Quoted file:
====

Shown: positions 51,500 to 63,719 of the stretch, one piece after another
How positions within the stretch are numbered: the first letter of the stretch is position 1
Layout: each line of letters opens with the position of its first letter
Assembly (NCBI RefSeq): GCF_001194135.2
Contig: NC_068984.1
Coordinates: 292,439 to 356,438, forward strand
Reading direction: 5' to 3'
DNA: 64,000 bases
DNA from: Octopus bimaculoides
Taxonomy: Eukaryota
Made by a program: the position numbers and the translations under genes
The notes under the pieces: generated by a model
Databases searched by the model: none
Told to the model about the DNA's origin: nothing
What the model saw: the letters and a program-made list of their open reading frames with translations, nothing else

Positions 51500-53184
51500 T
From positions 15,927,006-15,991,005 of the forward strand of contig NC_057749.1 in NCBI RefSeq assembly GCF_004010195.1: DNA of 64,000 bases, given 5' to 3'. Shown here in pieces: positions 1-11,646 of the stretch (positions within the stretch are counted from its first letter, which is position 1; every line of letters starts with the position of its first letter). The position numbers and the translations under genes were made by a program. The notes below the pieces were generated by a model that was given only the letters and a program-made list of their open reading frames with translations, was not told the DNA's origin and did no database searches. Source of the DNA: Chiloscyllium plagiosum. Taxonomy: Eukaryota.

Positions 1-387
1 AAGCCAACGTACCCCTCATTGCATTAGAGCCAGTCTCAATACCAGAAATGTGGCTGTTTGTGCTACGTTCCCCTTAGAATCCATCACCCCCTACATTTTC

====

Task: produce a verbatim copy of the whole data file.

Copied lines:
Shown: positions 51,500 to 63,719 of the stretch, one piece after another
How positions within the stretch are numbered: the first letter of the stretch is position 1
Layout: each line of letters opens with the position of its first letter
Assembly (NCBI RefSeq): GCF_001194135.2
Contig: NC_068984.1
Coordinates: 292,439 to 356,438, forward strand
Reading direction: 5' to 3'
DNA: 64,000 bases
DNA from: Octopus bimaculoides
Taxonomy: Eukaryota
Made by a program: the position numbers and the translations under genes
The notes under the pieces: generated by a model
Databases searched by the model: none
Told to the model about the DNA's origin: nothing
What the model saw: the letters and a program-made list of their open reading frames with translations, nothing else

Positions 51500-53184
51500 T
From positions 15,927,006-15,991,005 of the forward strand of contig NC_057749.1 in NCBI RefSeq assembly GCF_004010195.1: DNA of 64,000 bases, given 5' to 3'. Shown here in pieces: positions 1-11,646 of the stretch (positions within the stretch are counted from its first letter, which is position 1; every line of letters starts with the position of its first letter). The position numbers and the translations under genes were made by a program. The notes below the pieces were generated by a model that was given only the letters and a program-made list of their open reading frames with translations, was not told the DNA's origin and did no database searches. Source of the DNA: Chiloscyllium plagiosum. Taxonomy: Eukaryota.

Positions 1-387
1 AAGCCAACGTACCCCTCATTGCATTAGAGCCAGTCTCAATACCAGAAATGTGGCTGTTTGTGCTACGTTCCCCTTAGAATCCATCACCCCCTACATTTTC